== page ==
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Father of two develops video games that deceive Dominic Cummings’ visit to Barnard Castle

A father of two, whose partner has incurable breast cancer, has channeled his fear of seeing people break the rules of creating a video game spoofing Dominic Cummings’ visit to Barnard Castle.

Stevie Brown, 39, is upset at how the government of Boris Johnson handled the consequences of Mr. Cummings’ journey to 260 kilometers to Durham, accusing her of “withdrawing” under her previous lockdown guidelines.

The dad channeled some of this frustration into creating a game, 30 Miles To Barnard Castle, which satirized the drive to a local beauty spot, which Mr. Cummings claimed would test his eyesight before returning to London.

Created on Media Molecule’s Dreams platform, players take on the role of Mr Cummings and attempt to drive to the castle as quickly as possible, with a child in the background.

“It was a very quick process,” said Mr. Brown. “Assembly took a few hours.”

Stevie Brown, 39, created a game, 30 Miles To Barnard Castle (pictured), that ridiculed Dominic Cummings' drive to a local beauty spot amid the coronavirus lock in March

Stevie Brown, 39, created a game, 30 Miles To Barnard Castle (pictured), that ridiculed Dominic Cummings’ drive to a local beauty spot amid the Coronavirus lock in March

The child is voiced by his nine-year-old daughter Erin, while Mr. Brown provides the voice of Mr. Cummings himself.

The father insisted that the game was not aimed at Mr. Cummings himself, but at “the ridiculousness of someone buying something,” he explained.

Mr Brown believes that if Mr Cummings had explained himself and apologized as soon as his trip came to light, the story would have ended relatively quickly.

But now he thinks the prime minister’s chief adviser should go.

“I would tell him to step down immediately,” he said. “But it won’t improve anything. It is not going to help. ‘

Mister Brown’s partner, Kerry Newman, 38, isolates in the house they share with their two daughters in Hamilton, South Lanarkshire because of her breast cancer diagnosis.

Mr Brown (pictured), 39, is upset at how the Boris Johnson government handled the consequences of Mr Cummings' 260km journey to Durham and accuses him of 'regressing' in his previous lockdown guidelines

Mr Brown (pictured), 39, is upset at how the Boris Johnson government handled the consequences of Mr Cummings' 260km journey to Durham and accuses him of 'regressing' in his previous lockdown guidelines

Mr Brown (pictured), 39, is upset at how the Boris Johnson government handled the consequences of Mr Cummings’ 260km journey to Durham and accuses him of ‘regressing’ in his previous lockdown guidelines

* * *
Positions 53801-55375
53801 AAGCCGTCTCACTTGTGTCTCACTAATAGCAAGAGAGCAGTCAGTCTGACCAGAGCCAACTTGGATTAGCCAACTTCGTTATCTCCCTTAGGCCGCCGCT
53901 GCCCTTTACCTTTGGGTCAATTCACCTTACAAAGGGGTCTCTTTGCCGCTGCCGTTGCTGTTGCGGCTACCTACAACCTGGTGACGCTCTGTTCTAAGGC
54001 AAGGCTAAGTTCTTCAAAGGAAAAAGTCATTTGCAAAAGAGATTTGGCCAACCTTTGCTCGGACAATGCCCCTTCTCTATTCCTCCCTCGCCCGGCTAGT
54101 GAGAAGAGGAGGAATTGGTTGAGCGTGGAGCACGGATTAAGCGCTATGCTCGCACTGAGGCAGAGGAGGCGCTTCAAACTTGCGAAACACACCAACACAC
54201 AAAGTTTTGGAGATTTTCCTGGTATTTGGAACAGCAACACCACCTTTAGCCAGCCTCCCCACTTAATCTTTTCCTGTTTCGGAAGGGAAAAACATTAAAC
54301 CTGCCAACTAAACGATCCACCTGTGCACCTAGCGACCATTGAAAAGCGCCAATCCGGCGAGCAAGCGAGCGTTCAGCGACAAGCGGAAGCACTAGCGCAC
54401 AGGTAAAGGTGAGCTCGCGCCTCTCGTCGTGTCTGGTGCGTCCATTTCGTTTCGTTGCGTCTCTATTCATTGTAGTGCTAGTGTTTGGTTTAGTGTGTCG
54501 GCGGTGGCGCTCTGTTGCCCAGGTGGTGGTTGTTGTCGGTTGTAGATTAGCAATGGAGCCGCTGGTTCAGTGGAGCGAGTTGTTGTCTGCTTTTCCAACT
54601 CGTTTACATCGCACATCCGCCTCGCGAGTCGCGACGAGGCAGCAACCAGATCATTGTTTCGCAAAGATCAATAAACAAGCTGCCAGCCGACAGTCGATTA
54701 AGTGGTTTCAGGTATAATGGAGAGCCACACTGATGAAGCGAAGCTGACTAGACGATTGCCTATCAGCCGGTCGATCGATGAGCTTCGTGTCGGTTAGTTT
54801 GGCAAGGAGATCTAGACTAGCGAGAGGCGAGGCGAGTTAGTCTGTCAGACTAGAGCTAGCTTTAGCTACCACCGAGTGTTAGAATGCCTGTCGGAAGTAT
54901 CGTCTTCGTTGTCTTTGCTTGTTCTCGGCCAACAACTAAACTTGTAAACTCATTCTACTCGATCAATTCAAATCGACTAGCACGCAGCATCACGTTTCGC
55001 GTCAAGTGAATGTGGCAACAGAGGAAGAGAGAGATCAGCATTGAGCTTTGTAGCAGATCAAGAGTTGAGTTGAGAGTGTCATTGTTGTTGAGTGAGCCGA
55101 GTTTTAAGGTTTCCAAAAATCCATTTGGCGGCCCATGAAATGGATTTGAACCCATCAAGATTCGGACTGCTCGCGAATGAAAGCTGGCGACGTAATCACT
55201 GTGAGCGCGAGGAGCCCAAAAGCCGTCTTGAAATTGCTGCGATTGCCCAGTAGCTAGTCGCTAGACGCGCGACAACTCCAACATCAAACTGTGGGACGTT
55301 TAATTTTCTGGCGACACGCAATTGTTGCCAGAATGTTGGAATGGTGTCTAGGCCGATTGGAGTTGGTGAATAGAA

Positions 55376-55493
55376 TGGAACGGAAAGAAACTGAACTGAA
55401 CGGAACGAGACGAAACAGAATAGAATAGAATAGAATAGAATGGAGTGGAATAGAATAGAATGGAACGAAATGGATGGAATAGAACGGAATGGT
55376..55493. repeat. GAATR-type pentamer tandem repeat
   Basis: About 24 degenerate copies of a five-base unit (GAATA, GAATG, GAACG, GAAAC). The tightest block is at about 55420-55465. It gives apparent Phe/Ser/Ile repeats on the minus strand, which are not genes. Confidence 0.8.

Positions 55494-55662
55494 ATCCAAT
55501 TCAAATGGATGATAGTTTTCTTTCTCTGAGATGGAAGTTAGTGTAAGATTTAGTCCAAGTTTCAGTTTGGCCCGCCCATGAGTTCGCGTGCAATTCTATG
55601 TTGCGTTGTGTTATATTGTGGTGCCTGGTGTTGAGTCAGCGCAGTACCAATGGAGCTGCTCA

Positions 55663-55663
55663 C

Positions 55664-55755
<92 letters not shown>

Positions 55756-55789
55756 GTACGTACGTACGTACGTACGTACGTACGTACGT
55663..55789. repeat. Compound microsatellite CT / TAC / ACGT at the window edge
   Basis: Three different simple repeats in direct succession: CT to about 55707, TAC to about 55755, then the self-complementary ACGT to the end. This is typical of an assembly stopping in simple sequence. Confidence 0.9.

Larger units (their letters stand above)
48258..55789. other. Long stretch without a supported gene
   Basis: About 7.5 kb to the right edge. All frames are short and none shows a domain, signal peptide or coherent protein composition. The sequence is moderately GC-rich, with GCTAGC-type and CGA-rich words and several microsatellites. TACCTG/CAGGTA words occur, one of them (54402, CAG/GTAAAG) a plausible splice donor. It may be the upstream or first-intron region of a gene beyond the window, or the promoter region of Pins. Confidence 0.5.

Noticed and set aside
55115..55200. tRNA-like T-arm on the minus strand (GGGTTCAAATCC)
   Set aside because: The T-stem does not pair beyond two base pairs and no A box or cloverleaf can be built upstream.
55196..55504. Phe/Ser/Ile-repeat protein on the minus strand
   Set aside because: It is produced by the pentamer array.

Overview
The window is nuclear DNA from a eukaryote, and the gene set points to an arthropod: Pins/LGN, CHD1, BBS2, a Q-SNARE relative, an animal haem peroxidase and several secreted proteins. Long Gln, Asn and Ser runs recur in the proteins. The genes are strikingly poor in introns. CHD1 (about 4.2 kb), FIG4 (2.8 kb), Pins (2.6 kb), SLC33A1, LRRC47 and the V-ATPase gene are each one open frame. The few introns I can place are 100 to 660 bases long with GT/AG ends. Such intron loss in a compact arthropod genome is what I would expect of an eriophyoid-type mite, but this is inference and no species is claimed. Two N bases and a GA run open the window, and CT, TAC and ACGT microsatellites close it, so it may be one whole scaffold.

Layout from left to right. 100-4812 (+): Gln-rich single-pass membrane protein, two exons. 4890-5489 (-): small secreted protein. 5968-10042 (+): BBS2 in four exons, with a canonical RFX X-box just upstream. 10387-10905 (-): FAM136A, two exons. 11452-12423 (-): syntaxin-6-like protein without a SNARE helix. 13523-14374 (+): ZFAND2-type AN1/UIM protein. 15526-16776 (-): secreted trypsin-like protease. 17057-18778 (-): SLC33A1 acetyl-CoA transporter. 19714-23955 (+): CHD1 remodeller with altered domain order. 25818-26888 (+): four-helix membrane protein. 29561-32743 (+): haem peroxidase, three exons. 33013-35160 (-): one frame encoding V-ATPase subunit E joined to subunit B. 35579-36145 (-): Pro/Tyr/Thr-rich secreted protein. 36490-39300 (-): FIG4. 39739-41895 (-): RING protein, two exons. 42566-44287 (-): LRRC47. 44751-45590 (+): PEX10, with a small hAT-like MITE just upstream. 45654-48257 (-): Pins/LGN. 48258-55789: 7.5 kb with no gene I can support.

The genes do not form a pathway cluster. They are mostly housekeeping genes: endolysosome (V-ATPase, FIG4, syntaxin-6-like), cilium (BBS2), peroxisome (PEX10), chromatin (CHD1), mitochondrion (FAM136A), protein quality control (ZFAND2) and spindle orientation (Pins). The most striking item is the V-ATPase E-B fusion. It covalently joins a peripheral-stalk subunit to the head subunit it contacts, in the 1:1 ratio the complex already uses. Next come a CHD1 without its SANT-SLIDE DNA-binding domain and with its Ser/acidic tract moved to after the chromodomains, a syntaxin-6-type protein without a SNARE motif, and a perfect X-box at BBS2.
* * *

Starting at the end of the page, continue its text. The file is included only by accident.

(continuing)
In the photo: Kerry Newman

In the photo: Kerry Newman

In the photo: Kerry Newman

In the photo: Kerry Newman

Mr Brown’s partner, Kerry Newman, 38, isolates in the house they share with their two daughters in Hamilton, South Lanarkshire, amid the coronavirus pandemic due to her breast cancer

She can’t leave the property because her illness – which doctors say is secondary breast cancer in her pericardium – puts her at high risk for Covid-19.

Mrs. Newman was in the hospital until Monday and underwent surgery to stop fluid buildup around her heart, and Mr. Brown and the couple’s children were unable to visit her.

Mr. Brown said her life expectancy is “not great” and that he can maximize the time he, Erin and Saoirse, four have with her.

He said, “Everyone has a countdown clock until when it will end, when lockdown will end – our clock is how long we have to spend as a family.

“We are prepared for the worst.”

The longer the blockage lasts, the more concerned he is about his children’s lasting memories of their mother.

He said, “They couldn’t go to the park, they couldn’t go to the entertainment, they couldn’t go to the zoo, all the things families have to do – and especially if you have someone with an incurable disease, these are the things you want to try to do so the memories are not just sickness and pain and upset. ‘

Mr Brown, who works as a catering manager, is angry with the way the Boris Johnson government has handled the consequences of Mr Cummings’ journey to Durham and accuses him of ‘going back’ on his previous lockdown guidelines, something he said believes it encourages more people to break the rules.

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